Two by­elec­tions could have been avoided, says Kennedy

The Compass - - FRONT PAGE - BYMELISSA JENK­INS

When for­mer Car­bon­ear mayor and cur­rent MHA for Car­bon­ear-Har­bour Grace Sam Slade re­signed from the town’s top post Dec. 2 — less than a week af­ter be­ing named MHA — Deputy Mayor Ge­orge Butt Jr. an­nounced he was ready to take on the role.

A mo­tion by coun­cil to con­duct a by­elec­tion for the mayor po­si­tion and have Butt as­sume the mayor’s chair tem­po­rar­ily was ap­proved. But that is not the op­tion Butt would have liked, he told The Com­pass Jan. 15.

Other op­tions in­cluded Butt tak­ing over the role for the re­main­der of the term — which was Butt’s ex­pec­ta­tion— or coun­cil could have held a se­cret bal­lot to choose a new mayor.

Coun­cil’s de­ci­sion meant for the third time since Septem­ber, the res­i­dents of Car­bon­ear would head to the polls for another elec­tion if more than one can­di­date stepped for­ward. The sin­gle by­elec­tion is ex­pected to cost be­tween $6,000 and $6,500, as per a new es­ti­mate pro­vided to The Com­pass by town of­fi­cials.

In or­der to run for mayor, Butt — or any other coun­cil­lor —will have to re­sign his coun­cil seat. In do­ing so, he will leave an open spot on coun­cil, which will have to be filled by pos­si­bly send­ing vot­ers to the polls for the fourth time if there ie more than one can­di­date.

Would the town be able to have one by­elec­tion for both po­si­tions if Butt or any other mem­ber of coun­cil de­cided to run? Or would the town have to have two by­elec­tions?

The fate of whether or not the town would have one o r two ap­peared to be in Butt’s hands. He was the only coun­cil mem­ber to openly say he was run­ning.

Avoid­ing a by­elec­tion

The Mu­nic­i­pal­i­ties Act states a mu­nic­i­pal­ity has 90 days to elect a new leader if a va­cancy opens up.

Re­turn­ing of­fi­cer Cathy Somers — who also serves as town clerk — told The Com­pass there is cur­rently only one open spot on coun­cil, the mayor’s seat.

“A coun­cil can only fill a va­cancy once that va­cancy ex­ists,” she said.

Un­til Butt re­signs, the thought of hav­ing ei­ther two by­elec­tions or two bal­lots— mayor and coun­cil­lor — is only hy­po­thet­i­cal.

In or­der to add a bal­lot for coun­cil­lor to the up­com­ing by­elec­tion — which is cur­rently sched­uled to take place Feb. 18 — cer­tain cri­te­ria had to be met.

As out­lined in a writ­ten re­sponse from Somers, a nom­i­na­tion day — in this case, Jan. 22 — must be ad­ver­tised for 10 days prior.

Be­cause of me­dia dead­lines, the in­for­ma­tion had to be sub­mit­ted to The Com­pass by Jan. 2 in or­der to ful­fill the ad­ver­tis­ing re­quire­ments as set out in leg­is­la­tion.

Af­ter de­tails of a nom­i­na­tion day are pub­li­cized, they can no longer be changed, Somers ex­plained, mean­ing it is not pos­si­ble to add a sec­ond bal­lot for coun­cil­lor.

If the nom­i­na­tion date were to change to ac­com­mo­date for res­ig­na­tions af­ter the Jan. 2 cut­off, the town would have to ad­ver­tise for the sec­ond po­si­tion. In do­ing so, the 90-day lim­i­ta­tion to elect a mayor would pass.

For Butt, that meant he would have had to re­sign be­fore Jan. 2 for his seat to be­come va­cant, and to avoid the ne­ces­sity of two by­elec­tions.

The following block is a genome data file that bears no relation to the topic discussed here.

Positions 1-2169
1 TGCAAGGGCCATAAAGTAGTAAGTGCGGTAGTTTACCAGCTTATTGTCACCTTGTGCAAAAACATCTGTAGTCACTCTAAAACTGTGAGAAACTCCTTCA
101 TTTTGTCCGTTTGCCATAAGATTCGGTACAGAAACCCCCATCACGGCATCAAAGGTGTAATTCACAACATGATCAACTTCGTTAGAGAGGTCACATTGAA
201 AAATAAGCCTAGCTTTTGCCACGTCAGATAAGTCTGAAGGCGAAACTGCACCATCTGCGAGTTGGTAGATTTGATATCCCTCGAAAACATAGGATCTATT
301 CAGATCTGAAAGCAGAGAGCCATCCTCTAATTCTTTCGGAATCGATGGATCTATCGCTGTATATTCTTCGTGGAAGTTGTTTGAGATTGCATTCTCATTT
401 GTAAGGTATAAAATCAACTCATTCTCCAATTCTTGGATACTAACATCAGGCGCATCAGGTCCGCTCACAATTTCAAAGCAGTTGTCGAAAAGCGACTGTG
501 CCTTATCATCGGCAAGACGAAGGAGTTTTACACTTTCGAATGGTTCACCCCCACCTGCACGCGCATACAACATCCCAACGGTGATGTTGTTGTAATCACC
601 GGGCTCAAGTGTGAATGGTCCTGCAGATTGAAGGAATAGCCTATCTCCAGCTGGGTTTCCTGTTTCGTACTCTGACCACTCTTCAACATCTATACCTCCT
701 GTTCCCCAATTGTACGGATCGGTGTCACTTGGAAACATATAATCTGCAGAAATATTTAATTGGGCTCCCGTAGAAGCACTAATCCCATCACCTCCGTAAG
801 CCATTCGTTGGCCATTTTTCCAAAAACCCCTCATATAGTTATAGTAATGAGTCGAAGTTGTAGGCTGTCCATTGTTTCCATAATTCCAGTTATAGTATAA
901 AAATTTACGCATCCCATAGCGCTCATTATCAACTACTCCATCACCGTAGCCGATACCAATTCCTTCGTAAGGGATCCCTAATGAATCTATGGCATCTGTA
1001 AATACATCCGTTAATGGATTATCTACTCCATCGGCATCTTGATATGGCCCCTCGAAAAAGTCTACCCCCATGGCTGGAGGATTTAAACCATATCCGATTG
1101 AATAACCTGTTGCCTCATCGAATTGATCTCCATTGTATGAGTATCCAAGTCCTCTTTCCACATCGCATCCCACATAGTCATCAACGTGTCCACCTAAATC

“It would have saved the tax­pay­ers a sec­ond by­elec­tion if they had moved me up to mayor, a s wel l ,” Butt ex­plained. “Most peo­ple I’ve talked to — and I speak to a lot of peo­ple weekly in my job (as a mail car­rier with Canada Post) — most peo­ple thought (the coun­cil) should have moved me up.”

Kennedy weighs in

Three mem­bers of coun­cil — David Kennedy, Ray Noel and Ed Goff — op­posed the idea of pro­mot­ing Butt into the mayor’s chair for the re­main­der of the term, ar­gu­ing that Butt did not seek the mayor’s chair on Sept. 24. Car­bon­ear is one of many larger towns that have a sep­a­rate bal­lot for mayor.

“I don’t feel… ap­point­ing a mayor a lit­tle over two months into the term is ap­pro­pri­ate (since) it would have taken the rights out of the hands of the cit­i­zens who nor­mally get to vote for a mayor,” Kennedy said.

“If it was closer to the end of the four-year term, I would vote to ap­point a mayor as a means to sav­ings the tax­pay­ers money.”

The prospect of hav­ing two by­elec­tions in the com­ing months is not sit­ting well with any mem­ber of coun­cil, but Kennedy be­lieves Butt could avoided such a sce­nario by re­sign­ing in early Jan­uary.

When con­fronted with this ques­tion, Butt replied: “I want to get as much time in as mayor as pos­si­ble, that’s why (I haven’t re­signed).”

“The $5,000 to $7,500 spent on an ad­di­tional by­elec­tion means one less small lane or road won't be paved, a piece of play­ground equip­ment can't be pur­chased or one more pro­gram for our se­niors, youth or gen­eral pub­lic won't be im­ple­mented,” Kennedy con­cluded.

Last kick at the can

Butt said re­cently he will not seek a spot on coun­cil if he loses the bid for mayor on Feb. 18, not­ing, “some­one else can have it.”

Butt said he will present his res­ig­na­tion to town of­fi­cials at the Jan. 20 coun­cil meet­ing, be­fore sub­mit­ting his nom­i­na­tion pa­pers on Wed­nes­day.

Mean­while, for­mer deputy mayor Ches Ash con­firmed to­day in a news re­lease that he will again chal­lenge for the mayor’s chair.

Dur­ing the Septem­ber mu­nic­i­pal gen­eral elec­tion, Ash was de­feated by in­cum­bent Sam Slade.

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